Evaluate the «FasterReading»program to improve this learning strategy in schools in Africa
The Rising Academy Network (RAN), a network of private schools in Africa, has developed an accelerated reading program called “FasterReading”, targeted to over-age Early-Childhood Education (ECE) students. The program is based on the targeted instruction pedagogy, which is an evidence-based pedagogical approach that tailors instruction at the level of the student’s current knowledge instead of the grade-level of the official curriculum.
The goal is to prepare these children academically and developmentally for enrolment into age-appropriate grades and improve the quality of learning. While studies have shown that this approach - grouping children by ability level to target instruction to the needs of each group - is effective to improve learning outcomes for primary grades, there is limited evidence of using this approach in Early-Childhood Education classrooms RAN and the research organization IDInsight developed a partnership to conduct a Randomized Controlled Trial to address this data gap and to evaluate the impact of the program.
The two organizations look back at the genesis of this partnership and discuss the learnings and challenges that they encountered during their collaboration.
What was the initial motivation to work together?
Rising is committed to the highest standards of rigor and transparency at every level, and that becomes even more important when learning about the impact of our model and programs. Along with our own data and analytics team, we partner with world-class researchers to measure our impact and learn how we can improve. Rising had developed FasterReading over the prior year and had already started implementing it in some of our schools in Sierra Leone and Liberia. While we knew it was early stages of the program development and we were still understanding what were the key elements of a successful implementation, we wanted to learn as much as possible early on, in order to iterate and improve the program, and start to understand the potential impact of the program. IDinsight and Rising had worked together earlier on, and the experiences and collaborative approach were fantastic. We were certain they were the right evaluating partners for FasterReading.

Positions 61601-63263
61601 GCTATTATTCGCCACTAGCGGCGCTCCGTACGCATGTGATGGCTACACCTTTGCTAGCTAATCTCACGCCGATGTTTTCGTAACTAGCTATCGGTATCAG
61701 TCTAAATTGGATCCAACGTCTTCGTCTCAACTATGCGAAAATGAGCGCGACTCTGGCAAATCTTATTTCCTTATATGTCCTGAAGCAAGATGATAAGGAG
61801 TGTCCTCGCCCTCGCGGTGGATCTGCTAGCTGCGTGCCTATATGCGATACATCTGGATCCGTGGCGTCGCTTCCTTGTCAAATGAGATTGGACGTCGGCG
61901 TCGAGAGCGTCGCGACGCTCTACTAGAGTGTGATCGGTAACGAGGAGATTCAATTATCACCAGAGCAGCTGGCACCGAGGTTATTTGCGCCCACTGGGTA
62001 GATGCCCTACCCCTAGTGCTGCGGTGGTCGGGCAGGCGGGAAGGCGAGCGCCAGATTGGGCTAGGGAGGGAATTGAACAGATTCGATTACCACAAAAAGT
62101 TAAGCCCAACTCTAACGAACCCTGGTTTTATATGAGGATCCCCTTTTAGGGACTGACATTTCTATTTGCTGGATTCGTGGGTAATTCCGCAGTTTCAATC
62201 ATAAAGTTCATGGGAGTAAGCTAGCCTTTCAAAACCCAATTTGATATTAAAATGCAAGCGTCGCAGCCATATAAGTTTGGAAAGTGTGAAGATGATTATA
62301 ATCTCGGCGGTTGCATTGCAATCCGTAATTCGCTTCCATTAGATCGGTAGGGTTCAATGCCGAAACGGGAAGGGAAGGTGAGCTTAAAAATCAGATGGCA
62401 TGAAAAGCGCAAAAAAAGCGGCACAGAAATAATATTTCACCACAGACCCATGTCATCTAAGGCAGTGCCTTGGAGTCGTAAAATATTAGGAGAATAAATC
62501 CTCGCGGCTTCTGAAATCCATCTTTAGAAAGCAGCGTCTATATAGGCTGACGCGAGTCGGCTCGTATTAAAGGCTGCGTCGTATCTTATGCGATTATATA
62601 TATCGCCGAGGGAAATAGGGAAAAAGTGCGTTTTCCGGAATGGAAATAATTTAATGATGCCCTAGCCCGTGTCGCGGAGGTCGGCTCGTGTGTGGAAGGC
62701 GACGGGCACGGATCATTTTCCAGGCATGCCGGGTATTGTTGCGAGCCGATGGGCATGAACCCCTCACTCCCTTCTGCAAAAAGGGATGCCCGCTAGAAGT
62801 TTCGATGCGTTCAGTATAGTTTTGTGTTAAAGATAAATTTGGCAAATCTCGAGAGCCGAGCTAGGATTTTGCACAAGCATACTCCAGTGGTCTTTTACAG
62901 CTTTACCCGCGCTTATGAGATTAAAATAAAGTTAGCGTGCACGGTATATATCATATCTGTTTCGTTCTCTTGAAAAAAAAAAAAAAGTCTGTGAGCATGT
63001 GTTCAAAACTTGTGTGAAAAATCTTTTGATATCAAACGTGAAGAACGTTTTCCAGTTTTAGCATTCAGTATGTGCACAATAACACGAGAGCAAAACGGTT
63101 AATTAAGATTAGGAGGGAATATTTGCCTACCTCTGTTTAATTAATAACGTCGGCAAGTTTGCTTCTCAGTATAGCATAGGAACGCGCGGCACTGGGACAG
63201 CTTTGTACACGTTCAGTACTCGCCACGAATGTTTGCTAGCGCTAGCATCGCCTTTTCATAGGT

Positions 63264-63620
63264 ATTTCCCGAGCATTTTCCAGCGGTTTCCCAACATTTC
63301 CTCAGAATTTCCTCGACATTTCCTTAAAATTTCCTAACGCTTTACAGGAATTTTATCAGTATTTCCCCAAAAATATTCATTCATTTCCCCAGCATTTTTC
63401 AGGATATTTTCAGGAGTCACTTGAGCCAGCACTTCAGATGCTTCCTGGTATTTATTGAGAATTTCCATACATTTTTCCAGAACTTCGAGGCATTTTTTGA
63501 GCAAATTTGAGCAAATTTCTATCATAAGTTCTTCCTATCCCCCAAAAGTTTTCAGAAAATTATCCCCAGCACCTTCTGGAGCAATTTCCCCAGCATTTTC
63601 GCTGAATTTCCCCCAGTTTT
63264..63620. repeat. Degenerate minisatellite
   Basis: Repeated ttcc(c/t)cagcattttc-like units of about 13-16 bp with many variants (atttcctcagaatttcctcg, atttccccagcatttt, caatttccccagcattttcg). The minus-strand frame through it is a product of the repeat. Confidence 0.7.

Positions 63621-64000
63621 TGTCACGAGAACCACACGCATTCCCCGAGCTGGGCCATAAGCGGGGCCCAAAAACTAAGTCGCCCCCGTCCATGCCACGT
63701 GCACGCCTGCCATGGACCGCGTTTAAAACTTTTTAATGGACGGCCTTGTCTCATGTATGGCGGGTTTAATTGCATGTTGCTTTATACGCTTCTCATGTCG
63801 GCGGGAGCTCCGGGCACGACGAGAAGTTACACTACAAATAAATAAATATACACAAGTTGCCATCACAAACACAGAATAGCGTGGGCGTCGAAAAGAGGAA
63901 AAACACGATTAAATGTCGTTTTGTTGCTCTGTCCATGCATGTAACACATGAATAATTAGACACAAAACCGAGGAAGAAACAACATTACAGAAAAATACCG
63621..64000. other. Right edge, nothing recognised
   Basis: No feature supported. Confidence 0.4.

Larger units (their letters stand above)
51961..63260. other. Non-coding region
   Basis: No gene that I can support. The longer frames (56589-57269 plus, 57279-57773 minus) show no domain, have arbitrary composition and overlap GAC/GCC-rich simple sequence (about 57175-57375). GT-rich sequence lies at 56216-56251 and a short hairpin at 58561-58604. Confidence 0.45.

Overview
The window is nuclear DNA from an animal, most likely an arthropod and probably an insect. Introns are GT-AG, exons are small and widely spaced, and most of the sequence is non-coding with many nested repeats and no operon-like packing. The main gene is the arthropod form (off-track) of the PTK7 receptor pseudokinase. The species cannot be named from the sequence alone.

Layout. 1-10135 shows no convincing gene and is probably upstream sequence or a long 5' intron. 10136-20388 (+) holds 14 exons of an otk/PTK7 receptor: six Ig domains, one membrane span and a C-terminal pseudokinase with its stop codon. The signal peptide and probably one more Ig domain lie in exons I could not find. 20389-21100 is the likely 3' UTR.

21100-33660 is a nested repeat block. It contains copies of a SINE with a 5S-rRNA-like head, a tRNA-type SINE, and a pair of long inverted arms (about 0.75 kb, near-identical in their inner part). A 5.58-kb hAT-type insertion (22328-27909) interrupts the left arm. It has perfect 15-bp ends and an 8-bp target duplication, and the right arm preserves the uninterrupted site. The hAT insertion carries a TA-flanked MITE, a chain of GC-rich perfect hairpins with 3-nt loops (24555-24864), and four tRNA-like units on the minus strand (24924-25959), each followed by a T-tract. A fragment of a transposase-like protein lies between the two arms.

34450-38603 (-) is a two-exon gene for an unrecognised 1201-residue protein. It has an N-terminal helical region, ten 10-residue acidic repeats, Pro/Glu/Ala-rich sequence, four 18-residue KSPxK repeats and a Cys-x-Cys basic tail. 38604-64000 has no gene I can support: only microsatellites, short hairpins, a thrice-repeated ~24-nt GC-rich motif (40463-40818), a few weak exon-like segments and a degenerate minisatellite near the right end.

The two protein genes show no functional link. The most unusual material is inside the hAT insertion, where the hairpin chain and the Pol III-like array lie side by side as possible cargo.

We wanted to learn about the program through two related but independent processes: an impact evaluation (carried out by IDinsight) and process evaluation (carried out by Rising, with support from IDinsight). These two parallel work streams allowed us to identify challenges in the program implementation early enough and iterate even during the same academic year.
At IDinsight, we have an organizational commitment to focus on high-impact projects, in which data and evidence from our work closely informs our clients’ decisions in making better policies and programs. We measure our impact as a function of the breadth and depth of our partner’s impact, as well as our contribution to our partner’s decision-making . We were excited to partner with Rising on this particular project because it presented a significant social impact case.
Rising Academy Network (RAN), an education organization working with more than 700 schools in Africa, has developed an accelerated reading program called “FasterReading”, a structured pedagogy solution designed to catch students up on foundational literacy. The program was developed to address persistent challenges in foundational learning with modestly skilled teachers and includes a coherent solution of content, coaching and feedback.